Hancock LobsterHancock Gourmet Lobster Company: Cal Hancock’s grandma knew a thing or two about serving lobster in her Ogunquit restaurant back in the day and passed it on to Cal. After years as an exec in the medical field, she returned to the East Coast in 2000 with a mission to bring the great taste of fresh Maine lobster to folks across the country. After tasting Cal’s Port Clyde Lobster Mac & Cheese, I know why it’s one of her top sellers among the many entrees, appetizers, and dinners she ships overnight or 2-day express to consumers and restaurants. “The creaminess of the mascarpone with the tender lobster and the texture of the panko crust?” Cal enthuses, “There’s nothing better. It’s how I beat Bobby Flay on “Throwdown!”” That’s just the tip of the Homarus americanus. Hancock has won 13 Sofi’s, the “Oscars” of the specialty foods biz, since 2003 for such decadent delicacies as Old Port Lobster Flatbread, Spruce Head Smoked Scallop Lobster Bisque, and Nubble Light Lobster Wellington. Congratulations, Cal, on 15 years of good taste; your Grandmother would be proud!

Stonewall Kitchen: I thought it would be very neighborly to visit Stonewall considering they’re a New England institution. Besides, they ALWAYS have something tasty going on when I stop by the Pheasant Lane Mall location, or the one off I-95 heading for the beach. The New England Food Show was no exception. And their timing was perfect. Three brand new grill sauces I wanted to drink straight out of the bottle: Boozy Bacon, Honey Sriracha, and Raspberry Chipotle. How many days until Memorial Day? My advice here: Whether chicken, pork, beef, or fish, I microwave for a few minutes before grilling to reduce heterocyclic amines or HCAs, carcinogens that are released from animal muscle under high grill heat.

Bookends, left, Joan Warnock, right, Peggy Sullivan.
Bookends, left, Joan Warnock, right, Peggy Sullivan.

Besides drooling over Stonewall Kitchen’s rich and sassy trio of barbeque sauce – let’s call a spade a spade – my mind started drooling when I found out that the goddess of Stonewall Kitchen cookbooks, Kathy Gunst, will teach a class at Stonewall’s impeccable cooking school at their York, Maine, headquarters on April 3. (Register online.) Gunst just published her most recent cookbook, Notes from a Maine Kitchen, which I am eager to read. Her first cookbook for Stonewall Kitchen, Harvest: Celebrating the Bounty of the Seasons, with fellow authors Jim Stott and Jonathan King, remains a personal and family favorite, one that I often refer to as “tried and true” when cooking from my garden or the seasonal bounty from the local farmer’s market. I love that simplicity needn’t be confused with unsophisticated, if that makes any sense.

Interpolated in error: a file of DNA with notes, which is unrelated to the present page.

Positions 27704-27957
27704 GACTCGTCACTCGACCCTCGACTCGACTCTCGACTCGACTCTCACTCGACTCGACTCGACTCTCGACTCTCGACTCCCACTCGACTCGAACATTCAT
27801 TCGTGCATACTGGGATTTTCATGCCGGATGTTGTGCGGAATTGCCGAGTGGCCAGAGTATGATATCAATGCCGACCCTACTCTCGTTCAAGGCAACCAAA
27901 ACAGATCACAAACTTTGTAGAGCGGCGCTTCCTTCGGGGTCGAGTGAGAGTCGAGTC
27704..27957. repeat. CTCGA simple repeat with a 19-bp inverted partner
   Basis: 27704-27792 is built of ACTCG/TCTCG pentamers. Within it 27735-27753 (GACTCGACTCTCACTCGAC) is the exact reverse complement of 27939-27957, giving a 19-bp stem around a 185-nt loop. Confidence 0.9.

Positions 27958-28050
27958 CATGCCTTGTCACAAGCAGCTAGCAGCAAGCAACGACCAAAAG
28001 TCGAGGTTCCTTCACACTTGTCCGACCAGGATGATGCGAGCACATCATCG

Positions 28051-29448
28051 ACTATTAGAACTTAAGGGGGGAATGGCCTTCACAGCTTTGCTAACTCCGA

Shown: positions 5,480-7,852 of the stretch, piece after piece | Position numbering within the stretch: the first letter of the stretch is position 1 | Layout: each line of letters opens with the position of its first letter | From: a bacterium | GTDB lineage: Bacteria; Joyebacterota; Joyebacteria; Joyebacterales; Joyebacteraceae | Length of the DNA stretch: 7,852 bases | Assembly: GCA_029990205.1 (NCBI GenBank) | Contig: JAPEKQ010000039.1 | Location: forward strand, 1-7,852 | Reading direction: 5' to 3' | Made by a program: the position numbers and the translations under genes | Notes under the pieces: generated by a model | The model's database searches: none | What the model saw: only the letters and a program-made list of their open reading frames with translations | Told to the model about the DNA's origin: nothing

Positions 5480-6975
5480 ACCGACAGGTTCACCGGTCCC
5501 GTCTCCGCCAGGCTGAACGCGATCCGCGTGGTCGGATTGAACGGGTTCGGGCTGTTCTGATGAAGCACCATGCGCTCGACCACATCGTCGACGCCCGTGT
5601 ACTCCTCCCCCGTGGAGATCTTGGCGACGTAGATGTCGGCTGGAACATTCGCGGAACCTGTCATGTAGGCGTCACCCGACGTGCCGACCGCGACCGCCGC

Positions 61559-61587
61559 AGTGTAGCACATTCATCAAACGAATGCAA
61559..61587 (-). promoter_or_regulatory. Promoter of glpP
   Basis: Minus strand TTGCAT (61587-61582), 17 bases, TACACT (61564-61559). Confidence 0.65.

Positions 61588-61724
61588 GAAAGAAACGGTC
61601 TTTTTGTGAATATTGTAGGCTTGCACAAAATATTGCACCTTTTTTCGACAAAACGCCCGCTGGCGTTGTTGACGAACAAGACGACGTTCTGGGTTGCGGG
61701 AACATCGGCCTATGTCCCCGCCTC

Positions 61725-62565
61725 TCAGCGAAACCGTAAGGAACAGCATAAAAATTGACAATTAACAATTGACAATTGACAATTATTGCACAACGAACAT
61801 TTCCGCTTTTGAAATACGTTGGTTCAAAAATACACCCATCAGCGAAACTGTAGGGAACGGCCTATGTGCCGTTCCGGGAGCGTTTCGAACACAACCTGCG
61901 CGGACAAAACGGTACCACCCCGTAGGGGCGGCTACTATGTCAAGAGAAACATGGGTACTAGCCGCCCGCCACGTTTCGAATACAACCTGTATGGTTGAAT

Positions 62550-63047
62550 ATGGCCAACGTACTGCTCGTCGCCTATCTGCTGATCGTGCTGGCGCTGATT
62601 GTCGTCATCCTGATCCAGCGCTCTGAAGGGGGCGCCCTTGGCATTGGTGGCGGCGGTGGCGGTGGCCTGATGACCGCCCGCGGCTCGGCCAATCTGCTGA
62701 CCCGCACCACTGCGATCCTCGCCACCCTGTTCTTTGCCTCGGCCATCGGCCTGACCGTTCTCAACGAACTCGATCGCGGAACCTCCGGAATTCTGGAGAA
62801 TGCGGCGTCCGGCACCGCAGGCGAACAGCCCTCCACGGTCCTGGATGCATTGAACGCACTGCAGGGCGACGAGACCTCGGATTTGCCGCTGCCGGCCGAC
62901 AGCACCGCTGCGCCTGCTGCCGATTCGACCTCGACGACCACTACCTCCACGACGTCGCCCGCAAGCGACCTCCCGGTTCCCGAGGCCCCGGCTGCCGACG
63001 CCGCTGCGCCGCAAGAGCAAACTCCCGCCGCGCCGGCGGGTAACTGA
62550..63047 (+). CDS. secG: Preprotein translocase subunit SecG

CookbooksThere were tons of non-edible but tantalizing booths to swallow. The latest in home wine chilling and pouring units in sleek, stainless steel that nestle right next to your Keurig. (Sans the unhip, unrecyclable plastic Ks.) Every conceivable dishware, cookware, cutlery, and glassware design in a multitude of materials for home and commercial use including dish-washable collections in sustainable bamboo. (It resembled finely carved maple.)  Of course, I went berserk at the book vendor booth what with all the newly released cookbooks, food memoirs, and beautiful coffee table books all assembled by Peggy Sullivan and Joan Warnock of Book Ends, an independent book store in Winchester, MA.

“Ladies,” I said, “one of these days my memoir will be on your shelves, Flat as a Pancake & Loving It, how my fondness for food and travel helps me cope with a double mastectomy.” I’m still writing it . . .

Carolyn Choate

About The Barking Tomato: Carolyn Choate loves to chew on food. Literally and figuratively. In the kitchen from her garden in Nashua or her favorite market, a restaurant across town or across the globe. When not masticating, Carolyn is likely swilling wine or spirits as neither is far from her heart – or lips. Forget diamonds and Louboutins, she’d rather blow a wad on Pinot Noir and grass-fed filet with fresh sautéed morels. And write about it. You taste the picture: The “Barking Tomato” aspires to push your “foodie” button. Carolyn’s day job is producing local affairs programming for WYCN-CD. You can contact her at